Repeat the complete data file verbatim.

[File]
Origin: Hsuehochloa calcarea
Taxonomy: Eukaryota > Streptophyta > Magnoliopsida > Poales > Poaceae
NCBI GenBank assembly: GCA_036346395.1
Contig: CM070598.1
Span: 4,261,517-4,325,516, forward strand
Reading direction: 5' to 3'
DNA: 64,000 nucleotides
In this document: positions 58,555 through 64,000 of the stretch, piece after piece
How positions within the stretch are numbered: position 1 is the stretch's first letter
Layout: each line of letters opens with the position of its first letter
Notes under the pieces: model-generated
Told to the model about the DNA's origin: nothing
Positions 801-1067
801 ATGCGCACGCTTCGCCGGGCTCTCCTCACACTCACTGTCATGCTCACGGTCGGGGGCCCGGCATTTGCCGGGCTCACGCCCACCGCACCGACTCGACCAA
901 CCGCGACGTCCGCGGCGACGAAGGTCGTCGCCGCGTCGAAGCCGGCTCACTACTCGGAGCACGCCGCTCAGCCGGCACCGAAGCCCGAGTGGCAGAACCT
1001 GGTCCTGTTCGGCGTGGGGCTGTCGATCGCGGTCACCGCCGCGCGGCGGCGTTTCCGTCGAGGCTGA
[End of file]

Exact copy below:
Origin: Hsuehochloa calcarea
Taxonomy: Eukaryota > Streptophyta > Magnoliopsida > Poales > Poaceae
NCBI GenBank assembly: GCA_036346395.1
Contig: CM070598.1
Span: 4,261,517-4,325,516, forward strand
Reading direction: 5' to 3'
DNA: 64,000 nucleotides
In this document: positions 58,555 through 64,000 of the stretch, piece after piece
How positions within the stretch are numbered: position 1 is the stretch's first letter
Layout: each line of letters opens with the position of its first letter
Notes under the pieces: model-generated
Told to the model about the DNA's origin: nothing
Positions 801-1067
801 ATGCGCACGCTTCGCCGGGCTCTCCTCACACTCACTGTCATGCTCACGGTCGGGGGCCCGGCATTTGCCGGGCTCACGCCCACCGCACCGACTCGACCAA
901 CCGCGACGTCCGCGGCGACGAAGGTCGTCGCCGCGTCGAAGCCGGCTCACTACTCGGAGCACGCCGCTCAGCCGGCACCGAAGCCCGAGTGGCAGAACCT
1001 GGTCCTGTTCGGCGTGGGGCTGTCGATCGCGGTCACCGCCGCGCGGCGGCGTTTCCGTCGAGGCTGA